'schema'                = null
    ) );
add_action( 'rest_api_init', 'quiescent_modify_post_response' );

The following code is for giving a name to the custom field for featured image and for retrieving the image.

 * Function to retrieve featured image link
function quiescent_get_featured_image( $post, $field_name, $request ) {
    $attachment_id = $post['featured_media'];
    $attachment_info = wp_get_attachment_image_src( $attachment_id, 'quiescent_post_thumbnail' );
    return $attachment_info[0];

Using the last created method, you can retrieve a lot of information about a post like its ID, title, content and likewise.

The following code is for creating a custom size for the featured image. The size has been kept at 712 x 348 pixels.

 * Adding image size for the featured image
function quiescent_add_image_size() {
    add_image_size( 'quiescent_post_thumbnail', 712, 348, true );
add_action( 'init', 'quiescent_add_image_size' );

Save the file because the first custom field is added, two more to go.

Related Post: Cover Image Vs Featured Image In WordPress Block Editor

Building The Custom Fields For Users and Categories

The following is the code to add the field to show author name.

// adding a field for author name
register_rest_field( 'post', 'quiescent_author_name', array(
    'get_callback'      = 'quiescent_get_author_name',
    'update_callback'   = null,
    'schema'            = null
) );

 * Function to retrieve author name
function quiescent_get_author_name( $post, $field_name, $request ) {
    return get_the_author_meta( 'display_name', $post['author'] );

The following code is for adding the categories names.

// adding a field for categories
register_rest_field( 'post', 'quiescent_categories', array(
    'get_callback'      = 'quiescent_get_categories',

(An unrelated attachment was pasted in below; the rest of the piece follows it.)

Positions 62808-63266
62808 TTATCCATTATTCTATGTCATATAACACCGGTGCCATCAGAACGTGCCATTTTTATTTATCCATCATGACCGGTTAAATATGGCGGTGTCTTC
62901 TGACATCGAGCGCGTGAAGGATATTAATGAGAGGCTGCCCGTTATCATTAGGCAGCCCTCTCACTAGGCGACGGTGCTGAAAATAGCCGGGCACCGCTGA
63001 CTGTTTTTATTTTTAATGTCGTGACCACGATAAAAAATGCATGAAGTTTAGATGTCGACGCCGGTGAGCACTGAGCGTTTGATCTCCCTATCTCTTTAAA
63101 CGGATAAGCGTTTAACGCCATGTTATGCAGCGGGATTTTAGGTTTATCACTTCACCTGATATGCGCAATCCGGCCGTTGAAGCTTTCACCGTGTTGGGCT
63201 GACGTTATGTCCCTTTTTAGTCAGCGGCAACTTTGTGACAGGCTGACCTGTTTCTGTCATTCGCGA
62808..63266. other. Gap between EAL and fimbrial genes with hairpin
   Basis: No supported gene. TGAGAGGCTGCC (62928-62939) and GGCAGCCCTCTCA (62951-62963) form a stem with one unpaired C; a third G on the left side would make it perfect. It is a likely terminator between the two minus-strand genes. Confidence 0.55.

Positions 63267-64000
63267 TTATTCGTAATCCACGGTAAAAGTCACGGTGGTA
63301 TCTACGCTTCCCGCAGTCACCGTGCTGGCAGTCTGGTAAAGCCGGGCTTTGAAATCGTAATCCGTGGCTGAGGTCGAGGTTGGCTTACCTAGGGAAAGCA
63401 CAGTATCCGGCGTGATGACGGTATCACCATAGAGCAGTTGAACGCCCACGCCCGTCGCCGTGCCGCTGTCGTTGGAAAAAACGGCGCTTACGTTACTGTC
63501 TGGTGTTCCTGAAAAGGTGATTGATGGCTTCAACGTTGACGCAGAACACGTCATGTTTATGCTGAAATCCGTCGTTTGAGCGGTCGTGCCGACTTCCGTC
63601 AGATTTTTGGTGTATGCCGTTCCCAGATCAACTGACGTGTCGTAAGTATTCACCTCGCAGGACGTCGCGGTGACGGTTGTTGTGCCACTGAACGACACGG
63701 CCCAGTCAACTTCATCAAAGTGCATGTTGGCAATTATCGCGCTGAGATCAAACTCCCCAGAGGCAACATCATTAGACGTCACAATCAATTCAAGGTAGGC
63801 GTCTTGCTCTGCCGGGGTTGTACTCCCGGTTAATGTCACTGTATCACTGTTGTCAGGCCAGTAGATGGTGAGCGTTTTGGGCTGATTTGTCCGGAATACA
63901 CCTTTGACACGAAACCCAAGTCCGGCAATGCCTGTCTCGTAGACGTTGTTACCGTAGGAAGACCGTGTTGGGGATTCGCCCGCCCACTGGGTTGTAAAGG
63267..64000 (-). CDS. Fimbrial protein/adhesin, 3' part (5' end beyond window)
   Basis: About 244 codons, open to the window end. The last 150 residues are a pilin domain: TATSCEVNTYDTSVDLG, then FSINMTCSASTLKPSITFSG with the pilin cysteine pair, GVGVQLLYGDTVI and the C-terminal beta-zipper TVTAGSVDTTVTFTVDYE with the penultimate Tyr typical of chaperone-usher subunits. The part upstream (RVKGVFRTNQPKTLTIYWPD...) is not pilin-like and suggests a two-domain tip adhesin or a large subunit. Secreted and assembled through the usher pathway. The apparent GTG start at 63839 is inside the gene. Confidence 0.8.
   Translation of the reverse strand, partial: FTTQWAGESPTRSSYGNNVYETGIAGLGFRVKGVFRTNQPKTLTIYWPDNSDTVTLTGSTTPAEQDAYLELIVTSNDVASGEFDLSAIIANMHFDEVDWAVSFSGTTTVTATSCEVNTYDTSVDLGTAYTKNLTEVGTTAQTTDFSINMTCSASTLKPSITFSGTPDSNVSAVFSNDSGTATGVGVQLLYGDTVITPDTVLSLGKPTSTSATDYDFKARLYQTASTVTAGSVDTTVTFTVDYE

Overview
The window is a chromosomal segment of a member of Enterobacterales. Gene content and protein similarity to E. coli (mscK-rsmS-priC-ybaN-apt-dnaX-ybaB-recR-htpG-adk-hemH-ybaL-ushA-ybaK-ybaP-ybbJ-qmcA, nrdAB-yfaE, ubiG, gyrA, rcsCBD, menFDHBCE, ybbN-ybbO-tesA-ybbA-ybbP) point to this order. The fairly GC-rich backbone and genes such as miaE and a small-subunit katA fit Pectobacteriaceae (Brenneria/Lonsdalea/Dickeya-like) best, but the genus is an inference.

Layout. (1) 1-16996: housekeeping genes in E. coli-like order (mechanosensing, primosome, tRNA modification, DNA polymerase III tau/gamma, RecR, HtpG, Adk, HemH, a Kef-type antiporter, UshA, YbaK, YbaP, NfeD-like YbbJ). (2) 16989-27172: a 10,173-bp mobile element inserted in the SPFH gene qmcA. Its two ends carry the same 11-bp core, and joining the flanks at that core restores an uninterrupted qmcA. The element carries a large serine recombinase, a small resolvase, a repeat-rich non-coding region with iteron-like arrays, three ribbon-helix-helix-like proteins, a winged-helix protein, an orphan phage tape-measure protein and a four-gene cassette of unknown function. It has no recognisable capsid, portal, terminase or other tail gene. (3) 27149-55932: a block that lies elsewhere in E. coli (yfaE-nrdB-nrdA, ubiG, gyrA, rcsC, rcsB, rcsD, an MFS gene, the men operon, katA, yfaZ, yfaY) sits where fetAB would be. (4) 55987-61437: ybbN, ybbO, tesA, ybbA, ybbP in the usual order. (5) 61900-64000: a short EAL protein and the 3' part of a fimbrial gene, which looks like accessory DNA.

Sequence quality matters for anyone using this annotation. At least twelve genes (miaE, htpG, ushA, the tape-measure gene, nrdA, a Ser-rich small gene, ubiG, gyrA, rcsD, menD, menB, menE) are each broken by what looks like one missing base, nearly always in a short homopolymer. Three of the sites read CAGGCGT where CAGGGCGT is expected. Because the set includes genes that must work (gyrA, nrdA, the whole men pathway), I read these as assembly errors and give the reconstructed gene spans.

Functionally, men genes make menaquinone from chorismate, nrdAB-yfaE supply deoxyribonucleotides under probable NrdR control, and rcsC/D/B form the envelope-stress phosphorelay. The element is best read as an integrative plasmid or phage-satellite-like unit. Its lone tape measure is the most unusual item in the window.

'update_callback'   =null,
    'schema'            = null
) );

 * Function to retrieve categories
function quiescent_get_categories( $post, $field_name, $request ) {
    return get_the_category( $post['id'] );

Save the field and now we have quiescent_featured_image, quiescent_author_name, quiescent_categories as the three different custom fields for the features that are not present tin readymade form.

Fetching The Gravatar Image Pn 207 x 207 Pixel Format

The last thing missing is the author photo from Gravatar. The following code is meant just for that.

 * Modifying the response for the User object
function quiescent_modify_user_response() {
add_action( 'rest_api_init', 'quiescent_modify_user_response' );

 * Modifying the response for the User object
function quiescent_modify_user_response() {
    // adding a field for 207 X 207 avatar
    register_rest_field( 'user', 'quiescent_avatar_url', array(
        'get_callback'      ='quiescent_get_user_avatar',
        'update_callback'   = null,
        'schema'            = null
    ) );
 * Retrieving the avatar for the user
function quiescent_get_user_avatar( $user, $field_name, $request ) {
    $args = array(
        'size'  = 207
    return get_avatar_url( $user['id'], $args );

Now, all you need to do is to create templates, routes and services for the resources and complete building a WordPress-powered front end easily.

About Sonnal S Sinha

Sonnal S SinhaSonnal S Sinha is a passionate writer as well as WordPress and WooCommerce rockstar who loves to share insights on various topics through his engaging blog posts. He run successful website design and digital marketing company. With 15+ years of experience in WordPress themes development, he strives to inform and inspire readers with his thought-provoking content. He helps thousands small and medium businesses and startups create a unique online presence. Follow Sonnal S Sinha for your regular dose of knowledge and inspiration.